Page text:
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Clinical Investigations: COPD |

Patterns of Lung Disease in a “Normal” Smoking Population*: Are Emphysema and Airflow Obstruction Found Together?

Kimberley D. Clark, BSc; Nigel Wardrobe-Wong, BSc; John J. Elliott, HDCR; Peter T. Gill, MBBS; Nicholas P. Tait, MD; Phillip D. Snashall, MD
Author and Funding Information

*From the School of Clinical Medical Sciences, University of Newcastle upon Tyne, and Departments of Cardio-respiratory Medicine and Radiology, University Hospital of North Tees, Stockton on Tees, Cleveland, UK.

Correspondence to: P D. Snashall, MD, Department of Medicine, University Hospital of North Tees, Stockton on Tees, Cleveland, TS19 8PE, UK; e-mail: snashall@ukgateway.net



Chest. 2001;120(3):743-747. doi:10.1378/chest.120.3.743
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Study objectives: We determined whether emphysema demonstrated on high-resolution CT (HRCT) scanning in apparently well smokers is associated with airflow obstruction.

Interventions: Lung function testing and limited HRCT scanning.

Design: Lung function measurements and scans were analyzed independently of each other. We used analysis of covariance to compare FEV1 and maximum expiratory flow at 50% of vital capacity (MEF50) values after suitable corrections, between subjects with and without parenchymal damage (emphysema and/or reduced carbon monoxide transfer coefficient[ Kco]), and to compare indexes of parenchymal damage between subjects with and without airflow obstruction.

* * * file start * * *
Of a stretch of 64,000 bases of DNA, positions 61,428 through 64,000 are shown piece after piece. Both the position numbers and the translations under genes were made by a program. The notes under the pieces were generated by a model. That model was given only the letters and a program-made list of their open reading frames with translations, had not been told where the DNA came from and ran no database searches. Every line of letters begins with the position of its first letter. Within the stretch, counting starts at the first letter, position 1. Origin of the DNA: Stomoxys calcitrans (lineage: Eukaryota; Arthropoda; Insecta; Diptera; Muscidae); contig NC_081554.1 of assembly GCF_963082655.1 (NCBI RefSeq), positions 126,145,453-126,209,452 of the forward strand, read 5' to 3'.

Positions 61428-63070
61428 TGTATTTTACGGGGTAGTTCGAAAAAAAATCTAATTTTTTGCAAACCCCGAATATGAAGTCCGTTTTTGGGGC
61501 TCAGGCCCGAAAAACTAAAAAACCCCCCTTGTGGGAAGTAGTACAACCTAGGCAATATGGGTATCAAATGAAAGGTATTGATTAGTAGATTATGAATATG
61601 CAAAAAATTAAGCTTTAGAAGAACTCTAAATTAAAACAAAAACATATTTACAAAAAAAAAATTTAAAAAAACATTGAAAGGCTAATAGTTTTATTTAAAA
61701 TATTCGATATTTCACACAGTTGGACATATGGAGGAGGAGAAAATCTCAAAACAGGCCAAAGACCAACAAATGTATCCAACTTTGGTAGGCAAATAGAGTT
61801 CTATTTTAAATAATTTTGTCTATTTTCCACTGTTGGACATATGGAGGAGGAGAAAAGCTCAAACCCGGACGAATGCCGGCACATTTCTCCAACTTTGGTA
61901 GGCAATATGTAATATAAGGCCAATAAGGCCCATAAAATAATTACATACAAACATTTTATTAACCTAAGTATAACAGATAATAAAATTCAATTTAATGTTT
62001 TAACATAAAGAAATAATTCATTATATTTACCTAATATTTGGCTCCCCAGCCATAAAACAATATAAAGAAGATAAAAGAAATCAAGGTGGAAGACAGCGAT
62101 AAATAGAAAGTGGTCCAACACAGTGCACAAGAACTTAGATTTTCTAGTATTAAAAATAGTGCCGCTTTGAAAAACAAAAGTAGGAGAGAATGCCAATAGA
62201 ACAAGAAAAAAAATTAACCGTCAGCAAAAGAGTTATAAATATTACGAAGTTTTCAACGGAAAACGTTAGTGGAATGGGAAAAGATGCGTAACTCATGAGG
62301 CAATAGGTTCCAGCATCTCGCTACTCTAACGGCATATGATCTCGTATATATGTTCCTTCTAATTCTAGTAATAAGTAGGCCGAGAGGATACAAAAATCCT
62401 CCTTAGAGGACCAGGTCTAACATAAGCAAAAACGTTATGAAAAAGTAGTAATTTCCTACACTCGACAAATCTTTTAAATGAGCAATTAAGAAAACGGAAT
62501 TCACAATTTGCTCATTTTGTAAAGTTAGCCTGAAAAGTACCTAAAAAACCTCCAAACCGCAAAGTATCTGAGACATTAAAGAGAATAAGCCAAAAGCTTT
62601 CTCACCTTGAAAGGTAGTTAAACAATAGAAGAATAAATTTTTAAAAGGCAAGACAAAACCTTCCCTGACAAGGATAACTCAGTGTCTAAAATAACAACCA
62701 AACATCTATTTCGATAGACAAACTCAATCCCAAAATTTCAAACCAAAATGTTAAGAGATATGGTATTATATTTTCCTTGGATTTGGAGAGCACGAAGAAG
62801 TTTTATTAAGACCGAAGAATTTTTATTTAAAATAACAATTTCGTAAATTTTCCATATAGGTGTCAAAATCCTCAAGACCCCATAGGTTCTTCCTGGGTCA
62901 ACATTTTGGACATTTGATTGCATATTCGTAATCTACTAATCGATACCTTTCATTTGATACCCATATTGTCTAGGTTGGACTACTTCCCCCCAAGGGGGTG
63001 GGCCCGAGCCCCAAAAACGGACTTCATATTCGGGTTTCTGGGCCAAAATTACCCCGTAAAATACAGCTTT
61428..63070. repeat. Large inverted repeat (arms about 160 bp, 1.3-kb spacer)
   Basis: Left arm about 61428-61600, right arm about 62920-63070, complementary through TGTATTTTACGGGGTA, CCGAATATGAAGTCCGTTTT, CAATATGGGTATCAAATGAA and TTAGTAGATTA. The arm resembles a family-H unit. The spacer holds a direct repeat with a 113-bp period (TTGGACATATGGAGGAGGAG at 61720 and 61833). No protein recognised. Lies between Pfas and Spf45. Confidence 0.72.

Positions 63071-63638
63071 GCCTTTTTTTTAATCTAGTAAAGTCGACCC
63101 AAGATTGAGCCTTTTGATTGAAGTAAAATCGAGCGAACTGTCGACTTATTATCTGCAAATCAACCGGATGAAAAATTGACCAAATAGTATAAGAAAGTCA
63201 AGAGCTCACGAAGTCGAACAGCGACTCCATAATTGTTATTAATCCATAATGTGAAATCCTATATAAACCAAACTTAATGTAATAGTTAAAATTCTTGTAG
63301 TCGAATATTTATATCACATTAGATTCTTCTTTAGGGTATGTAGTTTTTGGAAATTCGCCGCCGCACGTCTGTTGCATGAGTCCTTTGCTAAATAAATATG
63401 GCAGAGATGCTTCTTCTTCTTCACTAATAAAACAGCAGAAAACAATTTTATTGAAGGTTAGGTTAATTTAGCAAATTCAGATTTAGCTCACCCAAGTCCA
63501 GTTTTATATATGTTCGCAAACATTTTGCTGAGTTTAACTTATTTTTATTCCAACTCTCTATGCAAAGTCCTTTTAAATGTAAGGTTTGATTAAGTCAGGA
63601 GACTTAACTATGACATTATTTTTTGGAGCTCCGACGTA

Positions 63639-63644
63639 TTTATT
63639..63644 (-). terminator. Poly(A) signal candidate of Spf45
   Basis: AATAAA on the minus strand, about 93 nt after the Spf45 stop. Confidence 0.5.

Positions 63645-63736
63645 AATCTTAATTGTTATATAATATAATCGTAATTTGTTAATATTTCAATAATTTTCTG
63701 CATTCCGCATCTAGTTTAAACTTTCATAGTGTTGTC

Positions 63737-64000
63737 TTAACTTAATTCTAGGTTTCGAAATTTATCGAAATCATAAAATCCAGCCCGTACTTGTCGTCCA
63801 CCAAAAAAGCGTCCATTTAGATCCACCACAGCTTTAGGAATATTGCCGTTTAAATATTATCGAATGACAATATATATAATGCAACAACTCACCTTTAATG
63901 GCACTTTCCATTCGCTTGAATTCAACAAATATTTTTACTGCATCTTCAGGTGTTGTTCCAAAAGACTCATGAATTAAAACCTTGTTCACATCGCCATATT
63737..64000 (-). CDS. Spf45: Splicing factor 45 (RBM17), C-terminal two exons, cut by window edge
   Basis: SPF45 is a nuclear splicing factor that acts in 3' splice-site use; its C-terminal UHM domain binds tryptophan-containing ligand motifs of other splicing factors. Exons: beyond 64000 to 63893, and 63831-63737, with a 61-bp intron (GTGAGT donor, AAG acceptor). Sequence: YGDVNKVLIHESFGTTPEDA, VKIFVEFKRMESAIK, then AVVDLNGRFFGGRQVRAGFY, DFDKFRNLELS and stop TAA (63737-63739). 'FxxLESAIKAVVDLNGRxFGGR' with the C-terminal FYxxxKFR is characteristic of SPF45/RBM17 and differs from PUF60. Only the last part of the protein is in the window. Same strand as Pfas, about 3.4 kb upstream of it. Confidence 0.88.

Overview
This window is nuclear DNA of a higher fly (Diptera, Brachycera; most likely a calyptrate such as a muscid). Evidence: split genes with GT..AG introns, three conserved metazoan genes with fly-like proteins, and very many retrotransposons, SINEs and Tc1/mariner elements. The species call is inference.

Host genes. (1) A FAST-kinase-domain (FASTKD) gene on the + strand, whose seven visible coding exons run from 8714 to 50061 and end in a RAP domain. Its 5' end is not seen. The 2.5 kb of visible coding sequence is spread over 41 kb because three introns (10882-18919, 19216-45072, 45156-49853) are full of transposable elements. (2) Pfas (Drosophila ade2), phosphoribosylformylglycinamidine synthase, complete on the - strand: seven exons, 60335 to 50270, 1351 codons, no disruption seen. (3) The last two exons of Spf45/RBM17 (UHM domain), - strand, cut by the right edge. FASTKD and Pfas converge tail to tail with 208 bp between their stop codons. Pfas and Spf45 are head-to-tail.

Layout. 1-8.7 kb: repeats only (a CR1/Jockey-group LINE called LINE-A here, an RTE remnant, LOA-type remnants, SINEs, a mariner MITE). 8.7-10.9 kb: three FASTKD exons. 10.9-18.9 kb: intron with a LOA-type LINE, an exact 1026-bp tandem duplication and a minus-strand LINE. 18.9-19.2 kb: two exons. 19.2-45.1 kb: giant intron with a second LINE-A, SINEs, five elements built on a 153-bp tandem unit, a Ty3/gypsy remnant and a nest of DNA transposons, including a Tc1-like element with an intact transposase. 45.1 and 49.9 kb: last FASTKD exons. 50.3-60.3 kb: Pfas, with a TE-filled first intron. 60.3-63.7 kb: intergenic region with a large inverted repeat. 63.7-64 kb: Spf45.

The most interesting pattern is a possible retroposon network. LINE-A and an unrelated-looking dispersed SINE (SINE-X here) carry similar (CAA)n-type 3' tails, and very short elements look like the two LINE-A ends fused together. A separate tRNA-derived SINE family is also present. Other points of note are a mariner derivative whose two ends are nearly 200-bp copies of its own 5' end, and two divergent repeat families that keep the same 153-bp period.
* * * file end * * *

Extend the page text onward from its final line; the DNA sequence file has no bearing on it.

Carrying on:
Setting: Radiology and lung function departments of a district general hospital.

Participants: Eighty current cigarette smokers and 20 lifetime nonsmoking control subjects (aged 35 to 65 years) who volunteered following publicity in local media. In all subjects, FEV1 was > 1.5 L; no subjects were known to have lung disease.

Measurements and results: FEV1 and MEF50 were measured spirometrically; static lung volumes were measured by helium dilution and body plethysmography; Kco was measured by a single-breath technique. HRCT scans were analyzed for emphysema by two radiologists. Of smokers, 25% had HRCT emphysema, generally mild; 16.3% and 25% had reduced FEV1 and MEF50, respectively; 12.5% had reduced Kco. Smokers with airflow obstruction were not more likely to have parenchymal damage. Smokers with parenchymal damage did not have reduced airway function. Nonsmokers generally had normal airways and parenchyma.

Conclusions: “Normal” smokers with lung damage had either airflow obstruction or parenchymal damage, but not generally both.


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